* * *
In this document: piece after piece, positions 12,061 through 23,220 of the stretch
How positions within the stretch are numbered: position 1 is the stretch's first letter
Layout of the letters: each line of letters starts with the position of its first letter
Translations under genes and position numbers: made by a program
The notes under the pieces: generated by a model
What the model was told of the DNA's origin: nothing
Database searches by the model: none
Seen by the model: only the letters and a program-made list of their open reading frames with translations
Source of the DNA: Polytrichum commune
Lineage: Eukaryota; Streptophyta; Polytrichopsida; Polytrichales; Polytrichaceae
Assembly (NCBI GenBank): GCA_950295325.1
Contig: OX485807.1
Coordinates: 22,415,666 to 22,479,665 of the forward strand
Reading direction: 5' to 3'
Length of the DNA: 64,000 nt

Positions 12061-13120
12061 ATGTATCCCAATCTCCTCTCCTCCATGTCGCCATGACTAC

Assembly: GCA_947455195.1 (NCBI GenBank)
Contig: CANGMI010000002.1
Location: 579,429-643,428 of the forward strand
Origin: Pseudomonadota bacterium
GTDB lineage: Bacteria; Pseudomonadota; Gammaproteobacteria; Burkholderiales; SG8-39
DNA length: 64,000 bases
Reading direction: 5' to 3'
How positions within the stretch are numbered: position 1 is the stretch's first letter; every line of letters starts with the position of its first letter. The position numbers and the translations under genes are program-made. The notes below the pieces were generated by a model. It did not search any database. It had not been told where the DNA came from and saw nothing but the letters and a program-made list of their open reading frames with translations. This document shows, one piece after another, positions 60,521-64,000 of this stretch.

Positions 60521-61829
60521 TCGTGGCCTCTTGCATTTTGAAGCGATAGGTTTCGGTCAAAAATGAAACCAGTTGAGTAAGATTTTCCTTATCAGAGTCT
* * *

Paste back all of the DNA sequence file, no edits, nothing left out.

In this document: piece after piece, positions 12,061 through 23,220 of the stretch
How positions within the stretch are numbered: position 1 is the stretch's first letter
Layout of the letters: each line of letters starts with the position of its first letter
Translations under genes and position numbers: made by a program
The notes under the pieces: generated by a model
What the model was told of the DNA's origin: nothing
Database searches by the model: none
Seen by the model: only the letters and a program-made list of their open reading frames with translations
Source of the DNA: Polytrichum commune
Lineage: Eukaryota; Streptophyta; Polytrichopsida; Polytrichales; Polytrichaceae
Assembly (NCBI GenBank): GCA_950295325.1
Contig: OX485807.1
Coordinates: 22,415,666 to 22,479,665 of the forward strand
Reading direction: 5' to 3'
Length of the DNA: 64,000 nt

Positions 12061-13120
12061 ATGTATCCCAATCTCCTCTCCTCCATGTCGCCATGACTAC

Assembly: GCA_947455195.1 (NCBI GenBank)
Contig: CANGMI010000002.1
Location: 579,429-643,428 of the forward strand
Origin: Pseudomonadota bacterium
GTDB lineage: Bacteria; Pseudomonadota; Gammaproteobacteria; Burkholderiales; SG8-39
DNA length: 64,000 bases
Reading direction: 5' to 3'
How positions within the stretch are numbered: position 1 is the stretch's first letter; every line of letters starts with the position of its first letter. The position numbers and the translations under genes are program-made. The notes below the pieces were generated by a model. It did not search any database. It had not been told where the DNA came from and saw nothing but the letters and a program-made list of their open reading frames with translations. This document shows, one piece after another, positions 60,521-64,000 of this stretch.

Positions 60521-61829
60521 TCGTGGCCTCTTGCATTTTGAAGCGATAGGTTTCGGTCAAAAATGAAACCAGTTGAGTAAGATTTTCCTTATCAGAGTCT